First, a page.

I walked home in the middle of the night, through a “less than desirable neighborhood” before arriving home.
I knocked and banged on the front door window, yelling to get in, but Dad would not stir from where he must have passed out in the living room, his body partially under the card table where, three months after Christmas, my paint-by-numbers picture of Jesus in the Garden of Gethsemane still lay unfinished. Bathroom light crept into the room. Dad’s chest heaved deeply. Snores penetrated the closed door. Great, I thought. He’s drunk on his butt, but he would remember to lock the door before passing out.
Who did stir was next-door neighbor Theresa, startling me with her abrupt appearance in a white robe. Backlit by the bare, glowing porch light, her long black hair shimmered past shoulders and down her chest.
“You scared me,” I said.
“I’m sorry,” she said in a loud whisper. “But what are you doing, Kenny? You’re going to wake up the whole neighborhood!”
“My dad. He locked the door, and I can’t get in,” I said, trying to keep her from seeing my welling tears.
“What? It’s way after midnight. You should be in bed.”
“Do you have a key?” I managed to ask.
“Come,” Theresa said.
She wrapped her arm around me and stole an over-the-shoulder look through our front door window as she led me into their side of the duplex. I sat on the couch and tried to hide my face.
“How’s your mother?” Theresa said, stroking her palm across my forehead.
“I don’t know,” I said, sobbing.
Six months ago, we moved from Denver to Tulsa so Mom could get better treatment for those spots on her body that were now making her insides hurt. I hadn’t seen her since she went into the hospital.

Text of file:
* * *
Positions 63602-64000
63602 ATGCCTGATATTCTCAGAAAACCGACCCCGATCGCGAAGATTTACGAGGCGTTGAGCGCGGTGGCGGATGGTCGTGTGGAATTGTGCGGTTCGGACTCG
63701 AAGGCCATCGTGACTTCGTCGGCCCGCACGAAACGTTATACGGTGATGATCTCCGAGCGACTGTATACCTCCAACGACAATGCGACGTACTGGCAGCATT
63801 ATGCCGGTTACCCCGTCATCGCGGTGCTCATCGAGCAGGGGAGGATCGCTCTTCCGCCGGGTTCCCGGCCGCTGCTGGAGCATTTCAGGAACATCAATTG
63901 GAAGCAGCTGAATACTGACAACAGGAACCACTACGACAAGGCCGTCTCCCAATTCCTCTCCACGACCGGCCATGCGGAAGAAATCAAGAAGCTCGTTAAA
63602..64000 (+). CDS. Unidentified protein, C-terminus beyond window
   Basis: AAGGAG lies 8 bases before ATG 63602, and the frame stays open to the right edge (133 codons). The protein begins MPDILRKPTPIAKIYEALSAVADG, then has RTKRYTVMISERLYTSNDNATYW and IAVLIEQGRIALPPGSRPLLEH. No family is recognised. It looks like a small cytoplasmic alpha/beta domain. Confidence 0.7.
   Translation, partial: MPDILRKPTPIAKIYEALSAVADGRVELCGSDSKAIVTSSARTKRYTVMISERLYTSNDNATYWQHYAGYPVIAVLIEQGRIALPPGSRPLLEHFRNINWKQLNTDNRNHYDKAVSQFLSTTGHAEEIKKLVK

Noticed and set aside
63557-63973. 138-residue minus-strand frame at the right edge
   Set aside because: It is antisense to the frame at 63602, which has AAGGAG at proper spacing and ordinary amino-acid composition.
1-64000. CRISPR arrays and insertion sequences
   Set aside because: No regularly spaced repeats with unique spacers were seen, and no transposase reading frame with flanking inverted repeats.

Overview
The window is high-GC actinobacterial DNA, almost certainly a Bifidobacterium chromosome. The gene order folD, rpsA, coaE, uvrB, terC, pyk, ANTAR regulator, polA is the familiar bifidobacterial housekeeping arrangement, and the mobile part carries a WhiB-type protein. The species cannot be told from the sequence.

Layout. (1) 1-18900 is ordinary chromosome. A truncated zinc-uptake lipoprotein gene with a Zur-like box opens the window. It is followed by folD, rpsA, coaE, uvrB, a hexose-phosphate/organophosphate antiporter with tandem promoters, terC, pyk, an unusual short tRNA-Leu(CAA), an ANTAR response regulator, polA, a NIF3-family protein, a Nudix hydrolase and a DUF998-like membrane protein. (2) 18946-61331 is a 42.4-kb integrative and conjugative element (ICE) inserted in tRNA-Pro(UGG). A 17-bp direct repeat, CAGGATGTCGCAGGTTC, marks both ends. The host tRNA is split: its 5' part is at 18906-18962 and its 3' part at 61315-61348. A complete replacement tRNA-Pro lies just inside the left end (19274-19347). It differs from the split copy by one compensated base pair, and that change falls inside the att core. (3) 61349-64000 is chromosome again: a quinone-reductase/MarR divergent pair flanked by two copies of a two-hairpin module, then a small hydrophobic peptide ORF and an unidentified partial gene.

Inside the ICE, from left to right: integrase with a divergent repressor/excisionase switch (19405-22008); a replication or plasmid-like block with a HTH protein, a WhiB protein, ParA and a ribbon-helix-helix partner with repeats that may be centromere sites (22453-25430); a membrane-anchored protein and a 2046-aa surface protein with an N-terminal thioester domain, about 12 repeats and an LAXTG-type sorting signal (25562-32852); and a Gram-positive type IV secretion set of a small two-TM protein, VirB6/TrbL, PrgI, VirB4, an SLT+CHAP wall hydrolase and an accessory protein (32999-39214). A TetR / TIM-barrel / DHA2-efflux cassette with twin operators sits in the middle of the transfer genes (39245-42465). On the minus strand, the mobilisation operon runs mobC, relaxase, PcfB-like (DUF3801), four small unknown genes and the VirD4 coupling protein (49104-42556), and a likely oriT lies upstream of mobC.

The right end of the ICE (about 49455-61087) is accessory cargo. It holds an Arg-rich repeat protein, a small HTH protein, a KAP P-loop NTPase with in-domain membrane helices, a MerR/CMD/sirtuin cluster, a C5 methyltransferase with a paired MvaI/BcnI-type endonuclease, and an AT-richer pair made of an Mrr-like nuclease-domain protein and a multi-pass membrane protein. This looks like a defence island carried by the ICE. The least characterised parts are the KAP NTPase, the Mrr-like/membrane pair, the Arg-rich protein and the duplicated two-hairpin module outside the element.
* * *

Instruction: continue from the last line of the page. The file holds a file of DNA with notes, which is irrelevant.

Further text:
“I’m so sorry,” said Theresa. She held my head to her bosom and swayed from side to side. “Your dad says your mom will be home soon, and then everything will be okay. You’ll see. I’ll make up the couch for you and you sleep here tonight…”
…Theresa stood over me and hesitated a moment before leaning down to kiss my forehead, her cool hair brushing the sides of my face. My mother did not have long hair.
“Don’t worry,” she said. “You go to sleep. Things will be better in the morning. They always are.”
Not always, I thought, picturing Dad passed out on the floor just a few feet away, inaccessible by more than the wall separating us. I wanted to be with him, be close to him. I wanted to love him, but I didn’t know how. I pulled the second blanket to my chin and settled into deep couch cushions and closed my eyes.
— Excerpt from Chapter 15, “Boys Town,” from Security Bound
Shame, with the power of a trump card, for many years held me back from realizing my true self. And, although to a lesser extent than in my childhood, I think it still does. I’ve been blessed with numerous “guardian angels,” like Theresa, who did not see me as a boy filled with shame, but as a human being simply in need of a helping hand. Sometimes, I sense shame as the “sins of our fathers” and their fathers, an ever-smoldering volcanic ember in the crater of my soul, and I wonder what it will take to burn itself out completely, and whether it ever will.
Writing has stirred to the surface memories long forgotten, revelations that have helped me to understand why I am who I am and to affect change.